Despicable Me 3 (2017)

Standard
despicable-me-3-image-2

Image via collider.com

3.5_orange_sm

Gru is my favourite villain. And now there’s the breakdancing Balthazar Bratt, who comes in at number two. And number three is Gru’s twin brother Dru, who’s like a more optimistic Gru with a blonde wig. Sequels are usually something to endure but this third installment of the Despicable Me franchise was almost as good as the first and definitely more entertaining than the second.  Continue reading

The Girl on the Train (2016)

Standard

3.0_orange_sm

The book or the film, the film or the book? Like fellow literary bestseller and psychological thriller Gone Girl, I had read the book before seeing this US film adaptation of Paula Hawkins’ The Girl on the Train. Although the book is always better, when it’s a story that relies heavily on mystery and suspense, knowing the ending significantly affects enjoyment of the film. The subsequent lack of curiosity about what is going to happen also leaves too much time to notice differences. Continue reading

From Nowhere (2016)

Standard

I knew nothing about this film when I bought a ticket. Screening as part of the American Essentials Film Festival, it suited my schedule and its story about undocumented teens at a US high school trying to make a future sounded interesting. What completely surprised me was to find out, during the closing credits, that it was directed by Matthew Newton. Yes, that Matthew Newton. He’s not my favourite person but he did a remarkably good job at showing the vulnerabilities of people whose human rights are threatened. Continue reading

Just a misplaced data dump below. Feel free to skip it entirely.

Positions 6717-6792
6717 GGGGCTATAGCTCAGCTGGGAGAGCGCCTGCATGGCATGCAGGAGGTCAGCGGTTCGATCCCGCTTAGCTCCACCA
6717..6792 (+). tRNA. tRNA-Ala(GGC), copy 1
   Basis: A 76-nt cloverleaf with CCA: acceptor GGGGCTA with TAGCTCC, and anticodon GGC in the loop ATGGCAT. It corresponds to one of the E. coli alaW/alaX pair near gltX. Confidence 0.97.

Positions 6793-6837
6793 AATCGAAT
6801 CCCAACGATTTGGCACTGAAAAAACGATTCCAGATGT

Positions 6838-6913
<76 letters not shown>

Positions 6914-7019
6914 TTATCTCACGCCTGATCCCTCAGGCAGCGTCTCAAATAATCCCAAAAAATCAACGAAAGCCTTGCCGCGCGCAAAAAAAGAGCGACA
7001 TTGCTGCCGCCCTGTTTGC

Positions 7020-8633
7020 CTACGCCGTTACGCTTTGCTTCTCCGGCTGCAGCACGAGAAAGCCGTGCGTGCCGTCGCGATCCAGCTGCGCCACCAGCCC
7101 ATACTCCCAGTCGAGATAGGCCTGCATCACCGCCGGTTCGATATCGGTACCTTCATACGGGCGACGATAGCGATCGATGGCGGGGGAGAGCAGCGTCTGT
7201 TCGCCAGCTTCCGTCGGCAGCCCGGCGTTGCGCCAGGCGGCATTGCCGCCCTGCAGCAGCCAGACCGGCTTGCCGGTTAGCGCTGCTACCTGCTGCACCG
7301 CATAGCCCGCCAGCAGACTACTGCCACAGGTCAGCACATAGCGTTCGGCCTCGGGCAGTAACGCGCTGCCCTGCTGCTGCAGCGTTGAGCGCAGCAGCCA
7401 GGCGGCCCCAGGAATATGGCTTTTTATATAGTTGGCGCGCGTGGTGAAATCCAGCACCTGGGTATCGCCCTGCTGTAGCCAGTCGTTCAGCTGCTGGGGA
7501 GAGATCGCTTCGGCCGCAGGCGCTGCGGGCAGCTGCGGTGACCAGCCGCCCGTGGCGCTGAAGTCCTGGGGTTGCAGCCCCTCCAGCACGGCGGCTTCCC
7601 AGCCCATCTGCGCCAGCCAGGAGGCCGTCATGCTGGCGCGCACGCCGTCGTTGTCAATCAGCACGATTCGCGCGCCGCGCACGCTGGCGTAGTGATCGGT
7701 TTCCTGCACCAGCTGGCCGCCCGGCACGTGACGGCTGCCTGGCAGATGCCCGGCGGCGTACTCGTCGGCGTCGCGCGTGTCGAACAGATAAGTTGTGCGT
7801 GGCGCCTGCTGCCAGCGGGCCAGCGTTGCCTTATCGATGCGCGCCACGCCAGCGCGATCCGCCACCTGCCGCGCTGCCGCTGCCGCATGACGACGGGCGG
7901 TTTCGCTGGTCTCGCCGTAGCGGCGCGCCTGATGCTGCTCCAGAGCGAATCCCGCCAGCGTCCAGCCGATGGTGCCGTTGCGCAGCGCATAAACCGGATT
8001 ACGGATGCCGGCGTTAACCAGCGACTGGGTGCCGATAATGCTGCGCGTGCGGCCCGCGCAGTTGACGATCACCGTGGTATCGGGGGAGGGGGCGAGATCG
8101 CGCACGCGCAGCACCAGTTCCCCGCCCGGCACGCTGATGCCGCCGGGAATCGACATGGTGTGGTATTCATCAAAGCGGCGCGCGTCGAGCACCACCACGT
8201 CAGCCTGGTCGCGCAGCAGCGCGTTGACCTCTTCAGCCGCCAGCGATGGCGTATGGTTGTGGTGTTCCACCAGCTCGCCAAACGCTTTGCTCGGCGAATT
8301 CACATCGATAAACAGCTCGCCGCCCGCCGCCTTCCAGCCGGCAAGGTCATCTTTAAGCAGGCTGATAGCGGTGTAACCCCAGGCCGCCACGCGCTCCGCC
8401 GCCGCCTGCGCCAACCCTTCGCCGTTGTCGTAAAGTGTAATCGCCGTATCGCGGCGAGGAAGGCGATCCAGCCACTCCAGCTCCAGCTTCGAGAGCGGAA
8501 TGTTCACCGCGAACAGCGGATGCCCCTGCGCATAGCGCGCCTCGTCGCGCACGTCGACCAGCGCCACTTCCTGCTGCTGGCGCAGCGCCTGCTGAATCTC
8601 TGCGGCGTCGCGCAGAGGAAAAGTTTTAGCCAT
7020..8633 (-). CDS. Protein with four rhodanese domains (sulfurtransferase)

Alien: Covenant (2017)

Standard

2.5_orange_sm

Oh Ridley. You forgot what made Alien so great. It wasn’t the iconic HR Giger design, it wasn’t the special effects or complicated world-building narrative. It was two things – character and suspense. We got to know Ripley and Lambert and Kane and Ash. We cared what happened to them. We held onto our seats and sheltered behind cushions as Ripley navigated her way through the Nostromo, we cheered when she and Jonesy made their final report. Continue reading

Get Out (2017)

Standard

3.5_orange_sm

Touted as a horror, this is really a suspenseful thriller that keeps you guessing right up until the satisfyingly violent ending. Chris (Daniel Kaluuya) is getting ready to visit the parents of his new girlfriend Rose (Allison Williams) for the first time. Dean (Bradley Whitford) and Missy (Catherine Keener), Rose assures him, will be totally cool that he is black as her Dad ‘would have voted for Obama for a third term if he could’ and they are ‘definitely not racist’. Continue reading